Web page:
In a culture obsessed with marriage and coupling, solitude gets short shrift. There is, though, one esteemed book on the topic that has maintained its lofty status more than a quarter-century after its initial publication in 1988. I’m talking about the psychiatrist Anthony Storr’s “Solitude: A Return to Self.”
The back cover of the most recent printing of the book poses this question: “In the supreme importance that we place on intimate relationships, have we overlooked the deep, sustaining power of solitude in human life?” Of course, Anthony Storr’s answer is yes.
Here are just a few key quotes and insights from Solitude.
“…some development of the capacity to be alone is necessary if the brain is to function at its best, and if the individual is to fulfill his highest potential. Human beings easily become alienated from their own deepest needs and feelings. Learning, thinking, innovation, and maintaining contact with one’s own inner world are all facilitated by solitude.”
“The capacity to form attachments…is considered evidence of emotional maturity…Whether there may be other criteria of emotional maturity, like the capacity to be alone, is seldom taken into account.”
Attachment theory “does less than justice to the importance of work, to the emotional significance of what goes on in the mind of the individual when he is alone, and, more especially, to the central place occupied by the imagination in those who are capable of creative achievement. Intimate attachments are a hub around which a person’s life revolves, not necessarily the hub.”
“The capacity to be alone is a valuable resource when changes of mental attitude are required. After major alterations in circumstances, fundamental reappraisal of the significance and meaning of existence may be needed. In a culture in which interpersonal relationships are generally considered to be the answer to every form of distress, it is sometimes difficult to persuade well-meaning helpers that solitude can be as therapeutic as emotional support.”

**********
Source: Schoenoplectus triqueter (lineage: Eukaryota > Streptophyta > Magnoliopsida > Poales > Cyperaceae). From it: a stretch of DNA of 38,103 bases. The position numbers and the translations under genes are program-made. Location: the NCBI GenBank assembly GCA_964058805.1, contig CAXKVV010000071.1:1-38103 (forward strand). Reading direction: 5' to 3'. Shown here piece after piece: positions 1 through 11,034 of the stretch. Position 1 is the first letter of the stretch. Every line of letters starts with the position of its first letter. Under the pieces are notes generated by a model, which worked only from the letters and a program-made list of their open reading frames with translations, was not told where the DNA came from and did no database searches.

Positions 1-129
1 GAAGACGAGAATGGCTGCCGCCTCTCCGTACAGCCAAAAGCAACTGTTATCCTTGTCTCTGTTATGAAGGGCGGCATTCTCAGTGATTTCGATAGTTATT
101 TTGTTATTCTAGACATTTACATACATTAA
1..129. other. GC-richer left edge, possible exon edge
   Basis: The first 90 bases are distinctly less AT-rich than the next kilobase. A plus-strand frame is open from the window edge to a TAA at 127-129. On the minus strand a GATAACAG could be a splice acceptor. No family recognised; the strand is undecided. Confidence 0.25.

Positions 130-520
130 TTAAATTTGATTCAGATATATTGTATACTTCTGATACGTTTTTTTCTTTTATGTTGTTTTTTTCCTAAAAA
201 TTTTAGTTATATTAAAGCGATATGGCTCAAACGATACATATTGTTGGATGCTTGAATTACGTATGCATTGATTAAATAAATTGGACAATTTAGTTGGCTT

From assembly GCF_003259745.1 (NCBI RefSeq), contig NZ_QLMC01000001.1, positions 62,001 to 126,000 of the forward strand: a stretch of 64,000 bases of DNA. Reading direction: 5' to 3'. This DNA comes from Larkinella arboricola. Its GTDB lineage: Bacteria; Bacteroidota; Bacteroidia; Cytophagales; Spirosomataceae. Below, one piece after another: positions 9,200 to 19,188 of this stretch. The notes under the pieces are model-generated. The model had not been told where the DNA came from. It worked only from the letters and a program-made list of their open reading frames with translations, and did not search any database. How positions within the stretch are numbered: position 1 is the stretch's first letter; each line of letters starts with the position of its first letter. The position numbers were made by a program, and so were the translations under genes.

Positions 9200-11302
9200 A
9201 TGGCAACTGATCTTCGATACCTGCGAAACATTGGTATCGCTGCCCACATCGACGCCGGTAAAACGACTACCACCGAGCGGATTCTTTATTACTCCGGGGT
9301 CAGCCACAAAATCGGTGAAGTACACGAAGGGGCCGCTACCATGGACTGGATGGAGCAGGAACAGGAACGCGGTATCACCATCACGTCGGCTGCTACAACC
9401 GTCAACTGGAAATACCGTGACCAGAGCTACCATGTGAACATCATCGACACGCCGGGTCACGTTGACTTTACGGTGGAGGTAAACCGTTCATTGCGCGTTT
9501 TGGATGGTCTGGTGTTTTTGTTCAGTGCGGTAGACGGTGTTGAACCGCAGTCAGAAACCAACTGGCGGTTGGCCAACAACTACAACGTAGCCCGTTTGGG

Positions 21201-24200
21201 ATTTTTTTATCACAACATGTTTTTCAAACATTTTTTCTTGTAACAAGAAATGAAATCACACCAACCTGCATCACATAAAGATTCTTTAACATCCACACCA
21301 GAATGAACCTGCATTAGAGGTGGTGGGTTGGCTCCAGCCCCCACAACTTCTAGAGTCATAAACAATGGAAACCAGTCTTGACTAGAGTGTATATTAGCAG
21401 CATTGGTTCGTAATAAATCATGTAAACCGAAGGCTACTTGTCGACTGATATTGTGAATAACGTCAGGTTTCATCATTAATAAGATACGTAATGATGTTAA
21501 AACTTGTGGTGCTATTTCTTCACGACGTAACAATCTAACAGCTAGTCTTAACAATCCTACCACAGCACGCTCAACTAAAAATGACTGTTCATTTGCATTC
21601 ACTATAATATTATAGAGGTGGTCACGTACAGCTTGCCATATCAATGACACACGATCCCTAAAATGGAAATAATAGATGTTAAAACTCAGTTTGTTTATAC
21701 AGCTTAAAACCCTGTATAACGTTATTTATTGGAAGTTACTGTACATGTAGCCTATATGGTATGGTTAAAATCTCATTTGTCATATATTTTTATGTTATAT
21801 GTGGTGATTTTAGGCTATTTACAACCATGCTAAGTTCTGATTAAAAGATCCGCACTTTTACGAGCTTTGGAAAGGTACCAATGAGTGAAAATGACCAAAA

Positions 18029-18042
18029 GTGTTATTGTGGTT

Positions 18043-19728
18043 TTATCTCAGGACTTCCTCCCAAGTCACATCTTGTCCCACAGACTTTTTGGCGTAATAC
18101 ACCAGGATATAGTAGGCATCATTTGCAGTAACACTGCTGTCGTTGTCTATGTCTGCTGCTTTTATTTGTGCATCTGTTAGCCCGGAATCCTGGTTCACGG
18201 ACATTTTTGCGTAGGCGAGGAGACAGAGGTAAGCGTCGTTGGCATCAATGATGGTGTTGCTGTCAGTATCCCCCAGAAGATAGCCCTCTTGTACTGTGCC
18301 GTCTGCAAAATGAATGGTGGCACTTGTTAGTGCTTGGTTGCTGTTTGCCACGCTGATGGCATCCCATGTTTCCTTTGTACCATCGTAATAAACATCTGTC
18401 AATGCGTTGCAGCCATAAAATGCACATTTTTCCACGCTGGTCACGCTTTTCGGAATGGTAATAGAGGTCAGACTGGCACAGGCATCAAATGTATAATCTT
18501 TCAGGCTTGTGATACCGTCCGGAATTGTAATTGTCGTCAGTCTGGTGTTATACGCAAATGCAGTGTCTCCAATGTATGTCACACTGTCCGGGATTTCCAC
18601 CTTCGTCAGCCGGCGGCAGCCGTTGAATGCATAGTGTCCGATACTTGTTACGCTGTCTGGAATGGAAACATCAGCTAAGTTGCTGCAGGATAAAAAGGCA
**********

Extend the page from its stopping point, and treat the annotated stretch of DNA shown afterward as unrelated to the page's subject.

“The modern assumption that intimate relationships are essential to personal fulfillment tends to make us neglect the significance of relationships which are not so intimate.”
“In the present climate, there is a danger that love is being idealized as the only path to salvation. When Freud was asked what constituted psychological health, he gave as his answer the ability to love and work. We have over-emphasized the former, and paid too little attention to the latter.”
“…there is always an element of uncertainty in interpersonal relationships which should preclude them from being idealized as an absolute or seen as constituting the only path toward personal fulfillment. It may be our idealization of interpersonal relationships in the West that causes marriage, supposedly the most intimate tie, to be so unstable. If we did not look to marriage as the principal source of happiness, fewer marriages would end in tears.”
“Contemporary Western culture makes the peace of solitude difficult to attain…Indeed, noise is so ubiquitous that many people evidently feel uncomfortable in its absence.”
“Even those who have the happiest relationships with others need something other than those relationships to complete their fulfillment.”
“Everyone needs interests as well as interpersonal relationships; and interests, as well as relationships, play an important part in defining individual identity and in giving meaning to a person’s life.”
“The need to be alone differs from the capacity to be alone in its suggestion that, at times, other people constitute a hindrance, interference, or threat.”
“…some of the most profound and healing psychological experiences which individuals encounter take place internally, and are only distantly related, if at all, to interaction with other human beings.”
Anthony Storr image.